If you wish to experience peace, provide peace for another.
If you wish to know that you are safe, cause another to know that they are safe.
If you wish to better understand seemingly incomprehensible things, help another to better understand.
If you wish to heal your own sadness or anger, seek to heal the sadness or anger of another.
Those others are waiting for you now. They are looking to you for guidance, for help, for courage, for strength, for understanding, and for assurance at this hour. Most of all, they are looking to you for love.
This is the moment of your ministry. This is the time of teaching. What you teach at this time, through your every word and action right now, will remain as indelible lessons in the hearts and minds of those whose lives you touch, both now, and for years to come.
We will set the course for tomorrow, today. At this hour. In this moment.
So, talk with God today. Ask God for help, for counsel and advice, for insight and for strength and for inner peace and for deep wisdom. Ask God on this day to show us how to show up in the world in a way that will cause the world itself to change.
That is the challenge that is placed before every thinking person today. Today the human soul asks the question: What can I do to preserve the beauty and the wonder of our world and to eliminate anger and hatred in that part of the world which I touch?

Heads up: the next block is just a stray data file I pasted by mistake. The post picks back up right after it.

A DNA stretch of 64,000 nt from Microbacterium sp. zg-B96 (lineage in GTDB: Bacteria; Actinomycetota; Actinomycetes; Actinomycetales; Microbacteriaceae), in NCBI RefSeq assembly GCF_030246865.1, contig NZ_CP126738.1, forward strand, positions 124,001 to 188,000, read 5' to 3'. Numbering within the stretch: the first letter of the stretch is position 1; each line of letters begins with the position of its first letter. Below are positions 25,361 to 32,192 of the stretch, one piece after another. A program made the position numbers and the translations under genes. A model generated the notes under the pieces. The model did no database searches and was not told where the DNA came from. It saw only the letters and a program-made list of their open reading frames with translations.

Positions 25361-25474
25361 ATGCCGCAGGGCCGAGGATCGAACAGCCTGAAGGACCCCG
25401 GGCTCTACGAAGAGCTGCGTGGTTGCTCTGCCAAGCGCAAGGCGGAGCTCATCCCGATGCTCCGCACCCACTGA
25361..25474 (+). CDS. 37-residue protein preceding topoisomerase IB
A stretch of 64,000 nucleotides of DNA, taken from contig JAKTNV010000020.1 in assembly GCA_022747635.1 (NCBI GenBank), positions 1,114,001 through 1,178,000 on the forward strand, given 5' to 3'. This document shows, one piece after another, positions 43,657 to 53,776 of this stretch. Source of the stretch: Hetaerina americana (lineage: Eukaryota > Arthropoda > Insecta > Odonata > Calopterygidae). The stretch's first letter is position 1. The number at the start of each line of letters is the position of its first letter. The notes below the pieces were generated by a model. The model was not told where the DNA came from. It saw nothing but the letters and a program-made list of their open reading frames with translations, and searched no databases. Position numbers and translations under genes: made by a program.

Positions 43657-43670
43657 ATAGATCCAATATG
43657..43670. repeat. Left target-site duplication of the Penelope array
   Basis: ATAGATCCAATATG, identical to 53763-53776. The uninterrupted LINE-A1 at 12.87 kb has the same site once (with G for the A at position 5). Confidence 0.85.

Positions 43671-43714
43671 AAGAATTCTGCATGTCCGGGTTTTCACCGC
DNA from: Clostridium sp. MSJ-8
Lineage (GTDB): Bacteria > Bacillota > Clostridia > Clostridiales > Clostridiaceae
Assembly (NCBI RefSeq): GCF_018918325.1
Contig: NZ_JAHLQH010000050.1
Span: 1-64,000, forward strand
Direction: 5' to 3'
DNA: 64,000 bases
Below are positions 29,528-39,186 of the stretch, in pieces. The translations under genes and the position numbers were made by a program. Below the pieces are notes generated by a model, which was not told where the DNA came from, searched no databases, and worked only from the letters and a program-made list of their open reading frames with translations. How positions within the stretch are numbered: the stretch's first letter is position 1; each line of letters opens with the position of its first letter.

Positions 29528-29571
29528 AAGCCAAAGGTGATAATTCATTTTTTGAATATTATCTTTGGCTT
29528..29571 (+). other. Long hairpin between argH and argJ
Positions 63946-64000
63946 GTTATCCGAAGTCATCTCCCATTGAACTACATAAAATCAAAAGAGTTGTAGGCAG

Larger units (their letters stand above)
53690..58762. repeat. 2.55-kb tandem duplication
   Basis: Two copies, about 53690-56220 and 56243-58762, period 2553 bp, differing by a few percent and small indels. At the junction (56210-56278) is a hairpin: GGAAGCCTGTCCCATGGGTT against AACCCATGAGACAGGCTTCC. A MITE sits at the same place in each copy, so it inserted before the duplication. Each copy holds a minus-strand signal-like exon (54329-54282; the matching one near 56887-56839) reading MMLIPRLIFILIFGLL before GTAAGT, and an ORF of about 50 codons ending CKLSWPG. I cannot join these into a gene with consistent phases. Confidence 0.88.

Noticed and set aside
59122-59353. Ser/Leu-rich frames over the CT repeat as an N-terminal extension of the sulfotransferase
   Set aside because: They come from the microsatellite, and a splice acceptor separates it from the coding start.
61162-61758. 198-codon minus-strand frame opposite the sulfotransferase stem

Please seek to answer that question today, with all the magnificence that is You.
I love you, and I send you my deepest thoughts of peace.
Neale Donald Walsch
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World Trade Center: The Price Of Pansyhood by Fred Reed
Fred Reed used to be the columnist for Army Times
(sent by Lenny Sissleman)
A few unorganized thoughts regarding the events in New York:
(1) We lost. Our moral posturing about our degradation is merely embarrassing. We have been made fools of, expertly and calculatedly, in the greatest military defeat the country has suffered since we fled from Viet Nam. The Moslem world is laughing and dancing in the streets. The rest of the earth, while often sympathetic, sees us as the weak and helpless nation that we are. The casualty figures aren't in, but 10,000 dead seems reasonable, and we wring our hands and speak of grief therapy. We lost.